Oh, and WE WENT ICE SKATING! In SALZBURG! Somebody pinch me.

Tuesday, December 16, 2014

home


I miss that view! I miss rows of brightly-colored houses, ducking into alleys and constantly thinking is this real life? I miss holding hands with my mom in the markets and wigging out over food and drinks with my sister. (Three words: goulash, glühwein and weihnachtspunsch!)

Oh, but I missed my little family, too. I can’t seem to stop hugging the dog and saying “hiiiiii! I’m home!” to Andy. I unpacked my bags THE DAY AFTER I got back, so apparently the trip turned me into a responsible adult. Maybe it was the Alpine air? WHO AM I?

My birthday was a bit of a flop. I threw up from feeling nauseous on the plane, cried a bit from seeing lots of mommies with their babies aaaand my van was rear-ended on the drive home to Frederick. Womp womp. I called Andy sobbing and sputtering, I just want to be home.

For all that drama, though, the day ended rather nicely with me reading in bed next to my pup and my guy. Saturday night we went out to eat downtown to celebrate and we took a stroll through Shab Row, which was all decorated for Christmas. It was fantastically romantic.

I was doing rather well this weekend, thinking I had the whole jet-lag thing under control and feeling quite on top of my emotions. Then yesterday morning happened. I woke up and was immediately hit with the longest anxiety attack I’ve ever had. Showering will help, no? No. It didn’t help. A protein-packed breakfast will do the trick. Nope. So I cancelled my afternoon sub job and cried, feeling sorry for myself and wondering why on earth I was shaking and crying. Except, I shouldn’t have been surprised. Jet lag + heavy heart + PMS + coming down from the high of a trip can’t possibly equate to things being easy peasey.

I don’t want to be a broken record, constantly saying how hard it is or how anxious I feel or how I’m ready to get out of this limbo. I feel I am ridiculously high maintenance, and who wants to feel that way? But I also don’t want to be that girl who plasters a smile on her face and doesn’t let anyone see the pain she feels inside. (I am that girl sometimes, and it’s exhausting. Spilling my frustrations is tiring too, but I usually feel a bit of relief afterwards.)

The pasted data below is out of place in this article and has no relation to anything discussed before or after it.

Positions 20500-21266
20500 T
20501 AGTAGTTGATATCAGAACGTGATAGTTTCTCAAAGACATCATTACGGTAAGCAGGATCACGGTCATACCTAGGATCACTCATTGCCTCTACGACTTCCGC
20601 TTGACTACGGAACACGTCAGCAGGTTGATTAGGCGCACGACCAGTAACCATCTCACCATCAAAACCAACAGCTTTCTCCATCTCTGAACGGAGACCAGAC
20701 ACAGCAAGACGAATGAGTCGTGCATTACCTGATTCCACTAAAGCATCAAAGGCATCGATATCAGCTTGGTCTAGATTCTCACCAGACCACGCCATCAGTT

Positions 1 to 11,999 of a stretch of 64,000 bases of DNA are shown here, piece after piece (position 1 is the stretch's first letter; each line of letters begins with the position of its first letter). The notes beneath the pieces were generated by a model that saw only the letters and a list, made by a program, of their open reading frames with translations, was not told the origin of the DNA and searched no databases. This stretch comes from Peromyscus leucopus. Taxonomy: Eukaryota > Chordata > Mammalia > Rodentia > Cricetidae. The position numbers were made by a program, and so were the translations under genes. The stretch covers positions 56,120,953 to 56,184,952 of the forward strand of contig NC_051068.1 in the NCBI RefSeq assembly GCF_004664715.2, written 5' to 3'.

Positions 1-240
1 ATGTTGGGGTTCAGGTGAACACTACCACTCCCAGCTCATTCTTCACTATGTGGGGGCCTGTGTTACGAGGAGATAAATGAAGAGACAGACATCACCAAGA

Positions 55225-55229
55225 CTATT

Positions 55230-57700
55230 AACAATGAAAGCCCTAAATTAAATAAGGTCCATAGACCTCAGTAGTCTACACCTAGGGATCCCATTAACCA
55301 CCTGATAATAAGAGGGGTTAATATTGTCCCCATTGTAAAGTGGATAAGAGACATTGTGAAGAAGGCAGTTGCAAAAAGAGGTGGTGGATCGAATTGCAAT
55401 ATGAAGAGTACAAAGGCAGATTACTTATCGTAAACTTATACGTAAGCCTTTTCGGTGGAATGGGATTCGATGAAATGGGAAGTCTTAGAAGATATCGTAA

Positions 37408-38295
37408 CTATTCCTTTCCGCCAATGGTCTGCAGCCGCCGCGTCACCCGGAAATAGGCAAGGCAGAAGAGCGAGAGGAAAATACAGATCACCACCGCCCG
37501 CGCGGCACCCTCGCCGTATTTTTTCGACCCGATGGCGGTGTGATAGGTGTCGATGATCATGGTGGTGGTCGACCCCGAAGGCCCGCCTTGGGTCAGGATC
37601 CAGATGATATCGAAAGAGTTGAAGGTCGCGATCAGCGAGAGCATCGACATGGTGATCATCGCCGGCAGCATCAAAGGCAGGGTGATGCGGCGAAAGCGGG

Thank God for my sweet friend Kristen in Florida who, immediately after receiving my “having crazy anxiety right now” text took charge and ordered us dinner so I could rest. Man, I’m crying again just thinking about it. Isn’t it wonderful when your people show up for you?

I hope I am stronger today. I hope I can fill out the medical history form at the spa without crying or internally screaming at God. (I can’t tell you how many people have seen the “c-section” note and asked me how my kids are.) I hope I can make it through the line of the grocery store without being tempted to approach the pregnant teenager in line behind me. Can I have your baby? I hope I can make dinner and have a smile on my face when Andy walks in from work, and I hope I can honestly say, “I had a good day.”

If I just can’t take it, if I fall apart and rush home and surrender to the tears, there are always vacation pictures to thumb through. HGTV to watch. Puppy fur to bury my face in. Large manly feet to place my feet on top of and a yummy-smelling chest to lean against as we shuffle-dance in the kitchen. And really, that wouldn’t be so bad.

Monday, November 17, 2014

2014 gift guide

I always have fun putting these gift guides together. I’m heavily influenced by my own tastes and what I’d buy for Andy, so it’s entirely possible you won’t find a single helpful thing. But, maybe you will! At the very least, I hope these guides get the gears in your head moving and make gift-buying less stressful.



clockwise from left:
  • A classic red plaid scarf (regularly $29.99, but use the code CHEER thru 11/18 for 40% off)
  • A festive pitcher ($25) that would also make a cheery vase
  • This top-rated bronzer set ($22) includes four bronzers and a brush 
  • A jaunty fedora ($28, multiple colors), because the recipient wants to be a hat-wearer but is too nervous to buy one for herself
  • This goofy mug ($10) would give your selfie-loving friend a prop to pose with :)
  • This fitbit ($47.73) syncs to your devices and can be used with other apps, such as MyFitnessPal or SparkPeople
  • I featured these totes ($45) in my 2012 guide because I own one and I LOVE it! (The striped metallic tote is rather fabulous, too)
  • How happy is this desk accessory set? ($24, multiple colors)
  • I recently checked this bestselling novel ($16.20) out from the library and can’t wait to read it!
  • A geometric frame ($14.95) adds interest to a special photograph


clockwise from left:

  • A sleek backpack ($49.99, multiple colors) carries his laptop and gym clothes (Andy’s Kellogg’s backpack travels everywhere with us)
  • A growler ($38.68), so he can bring his favorite local beers home or take his home-brew to friends
  • Andy used a plastic bag for his toiletries before I bought him a travel bag ($12.70)
  • No kid at heart can resist a toilet mug ($10) (I bought one for my brother-in-law one year and Andy was bummed that I didn’t buy him one)
  • All he really wants to do is hang out in sweatpants (regularly $29.94, but use the code CHEER thru 11/18 for 35% off)
  • This bestselling biography ($9.60) will be a book he’ll never forget (it really is that good)
  • A bestselling piece of brain science ($9.78) to make him go “huh!” (if he’s read and enjoyed any of Gladwell’s books, he’ll like this one — it’s fascinating)
  • Hat clip and ball markers (various prices, the Bear’s set is $8.99)